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The science of mathematics presents the most brilliant example of how
pure reason may successfully enlarge its domain without the aid of experience.

*The Mathematical Intelligencer*, v. 13, no. 1, Winter 1991.

All human knowledge thus begins with intuitions, proceeds thence to concepts, and ends with ideas.

Quoted in Hilbert's *Foundations of Geometry*.

Mathematics is not yet capable of coping with the naivete of the mathematician
himself.

*Sociology Learns the Language of Mathematics*.

We (he and Halmos) share a philosophy about linear algebra: we think basis-free,
we write basis-free , but when the chips are down we close the office
door and compute with matrices like fury.

*Paul Halmos: Celebrating 50 Years of Mathematics.*

The purpose of models is not to fit the data but to sharpen the questions.

11th R A Fisher Memorial Lecture, Royal Society 20, April 1983.

Mathematics is man's own handiwork, subject only to the limitations imposed
by the laws of thought.*Mathematics and the Imagination*, New York: Simon and Schuster, 1940.

The testament of science is so continually in a flux that the heresy of yesterday is the gospel of today and the fundamentalism of tomorrow.

*Mathematics and the Imagination*, Simon and Schuster, 1940.

...we have overcome the notion that mathematical truths have an existence
independent and apart from our own minds. It is even strange to us that
such a notion could ever have existed.

*Mathematics and the Imagination*, New York: Simon and Schuster, 1940.

Mathematics is the science which uses easy words for hard ideas.

*Mathematics and the Imagination*, New York: Simon and Schuster, 1940.

Mathematics is often erroneously referred to as the science of common
sense. Actually, it may transcend common sense and go beyond either imagination
or intuition. It has become a very strange and perhaps frightening subject
from the ordinary point of view, but anyone who penetrates into it will
find a veritable fairyland, a fairyland which is strange, but makes sense,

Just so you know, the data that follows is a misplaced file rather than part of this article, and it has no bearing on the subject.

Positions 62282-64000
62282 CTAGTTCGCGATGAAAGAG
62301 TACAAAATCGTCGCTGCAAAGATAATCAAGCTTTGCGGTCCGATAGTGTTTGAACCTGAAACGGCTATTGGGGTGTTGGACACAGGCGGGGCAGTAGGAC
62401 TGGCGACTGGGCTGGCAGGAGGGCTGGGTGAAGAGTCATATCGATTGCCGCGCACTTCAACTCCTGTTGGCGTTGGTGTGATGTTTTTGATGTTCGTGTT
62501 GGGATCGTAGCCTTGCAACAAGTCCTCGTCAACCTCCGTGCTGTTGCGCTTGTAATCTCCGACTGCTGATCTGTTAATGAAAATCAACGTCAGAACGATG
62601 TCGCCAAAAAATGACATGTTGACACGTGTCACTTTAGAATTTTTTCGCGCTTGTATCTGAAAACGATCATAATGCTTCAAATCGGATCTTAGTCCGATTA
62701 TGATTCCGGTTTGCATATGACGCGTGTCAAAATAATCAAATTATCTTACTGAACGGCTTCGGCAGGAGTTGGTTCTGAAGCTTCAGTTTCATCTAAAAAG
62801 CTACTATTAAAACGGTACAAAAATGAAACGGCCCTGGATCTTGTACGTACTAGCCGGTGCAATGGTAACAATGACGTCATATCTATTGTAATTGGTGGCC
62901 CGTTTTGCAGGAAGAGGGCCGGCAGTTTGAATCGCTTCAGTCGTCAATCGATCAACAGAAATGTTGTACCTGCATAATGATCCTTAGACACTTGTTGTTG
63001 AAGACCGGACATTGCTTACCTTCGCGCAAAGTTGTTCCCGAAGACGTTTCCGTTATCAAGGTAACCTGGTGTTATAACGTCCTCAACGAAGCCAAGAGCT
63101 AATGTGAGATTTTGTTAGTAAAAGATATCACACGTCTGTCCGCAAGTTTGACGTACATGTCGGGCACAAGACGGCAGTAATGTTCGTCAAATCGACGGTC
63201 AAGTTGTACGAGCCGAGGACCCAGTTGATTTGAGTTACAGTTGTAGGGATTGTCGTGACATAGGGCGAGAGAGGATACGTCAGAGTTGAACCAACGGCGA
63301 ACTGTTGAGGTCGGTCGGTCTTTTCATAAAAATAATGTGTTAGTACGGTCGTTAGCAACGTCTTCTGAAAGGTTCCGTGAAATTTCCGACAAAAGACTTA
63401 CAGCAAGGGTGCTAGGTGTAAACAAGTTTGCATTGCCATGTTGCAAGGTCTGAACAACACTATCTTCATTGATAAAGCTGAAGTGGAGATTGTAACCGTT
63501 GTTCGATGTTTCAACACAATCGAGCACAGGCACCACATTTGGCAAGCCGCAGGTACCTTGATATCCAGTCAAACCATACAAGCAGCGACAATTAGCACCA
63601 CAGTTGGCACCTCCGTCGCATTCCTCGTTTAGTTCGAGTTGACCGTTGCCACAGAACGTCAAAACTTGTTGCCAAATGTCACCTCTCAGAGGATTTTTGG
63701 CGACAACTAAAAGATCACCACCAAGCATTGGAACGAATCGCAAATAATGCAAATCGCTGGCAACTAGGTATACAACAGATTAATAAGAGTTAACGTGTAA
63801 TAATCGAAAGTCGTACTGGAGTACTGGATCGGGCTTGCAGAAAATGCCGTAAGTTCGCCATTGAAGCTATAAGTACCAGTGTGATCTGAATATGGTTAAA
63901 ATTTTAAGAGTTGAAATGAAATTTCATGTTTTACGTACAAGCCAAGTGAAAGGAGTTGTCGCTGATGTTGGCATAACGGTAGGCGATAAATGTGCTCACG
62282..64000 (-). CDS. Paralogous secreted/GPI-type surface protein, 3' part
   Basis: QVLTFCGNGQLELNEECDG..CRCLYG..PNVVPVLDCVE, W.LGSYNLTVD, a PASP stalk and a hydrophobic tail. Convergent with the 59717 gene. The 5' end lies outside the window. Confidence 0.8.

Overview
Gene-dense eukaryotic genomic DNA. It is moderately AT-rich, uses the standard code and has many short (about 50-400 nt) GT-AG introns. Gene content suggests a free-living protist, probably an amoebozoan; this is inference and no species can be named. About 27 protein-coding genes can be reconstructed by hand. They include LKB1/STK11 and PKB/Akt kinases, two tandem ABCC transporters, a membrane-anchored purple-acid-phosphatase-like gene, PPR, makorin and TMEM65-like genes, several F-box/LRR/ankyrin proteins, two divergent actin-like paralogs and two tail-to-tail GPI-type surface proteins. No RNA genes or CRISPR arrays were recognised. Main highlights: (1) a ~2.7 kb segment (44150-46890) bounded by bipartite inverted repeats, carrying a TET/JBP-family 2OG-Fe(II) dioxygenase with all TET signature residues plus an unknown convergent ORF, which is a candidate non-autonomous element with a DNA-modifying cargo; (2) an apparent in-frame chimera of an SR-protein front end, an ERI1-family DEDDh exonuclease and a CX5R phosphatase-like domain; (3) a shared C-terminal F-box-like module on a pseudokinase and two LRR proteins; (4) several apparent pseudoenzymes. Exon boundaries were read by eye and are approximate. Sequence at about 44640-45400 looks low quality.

if not common sense.

*Mathematics and the Imagination*, New York: Simon and Schuster, 1940.

Perhaps the greatest paradox of all is that there are paradoxes in mathematics.*Mathematics and the Imagination*, New York: Simon and Schuster, 1940.

When the mathematician says that such and such a proposition is true of
one thing, it may be interesting, and it is surely safe. But when he
tries to extend his proposition to everything, though it is much more
interesting, it is also much more dangerous. In the transition from one
to all, from the specific to the general, mathematics has made its greatest
progress, and suffered its most serious setbacks, of which the logical
paradoxes constitute the most important part. For, if mathematics is
to advance securely and confidently it must first set its affairs in order
at home.

*Mathematics and the Imagination*, New York: Simon and Schuster, 1940.

Now I feel as if I should succeed in doing something in mathematics, although
I cannot see why it is so very important... The knowledge doesn't make
life any sweeter or happier, does it?

*The Story of My Life.* 1903.

A topologist is one who doesn't know the difference between a doughnut
and a coffee cup.

In N. Rose *Mathematical Maxims and Minims*, Raleigh NC:Rome Press Inc., 1988.

A mind is accustomed to mathematical deduction, when confronted with the
faulty foundations of astrology, resists a long, long time, like an obstinate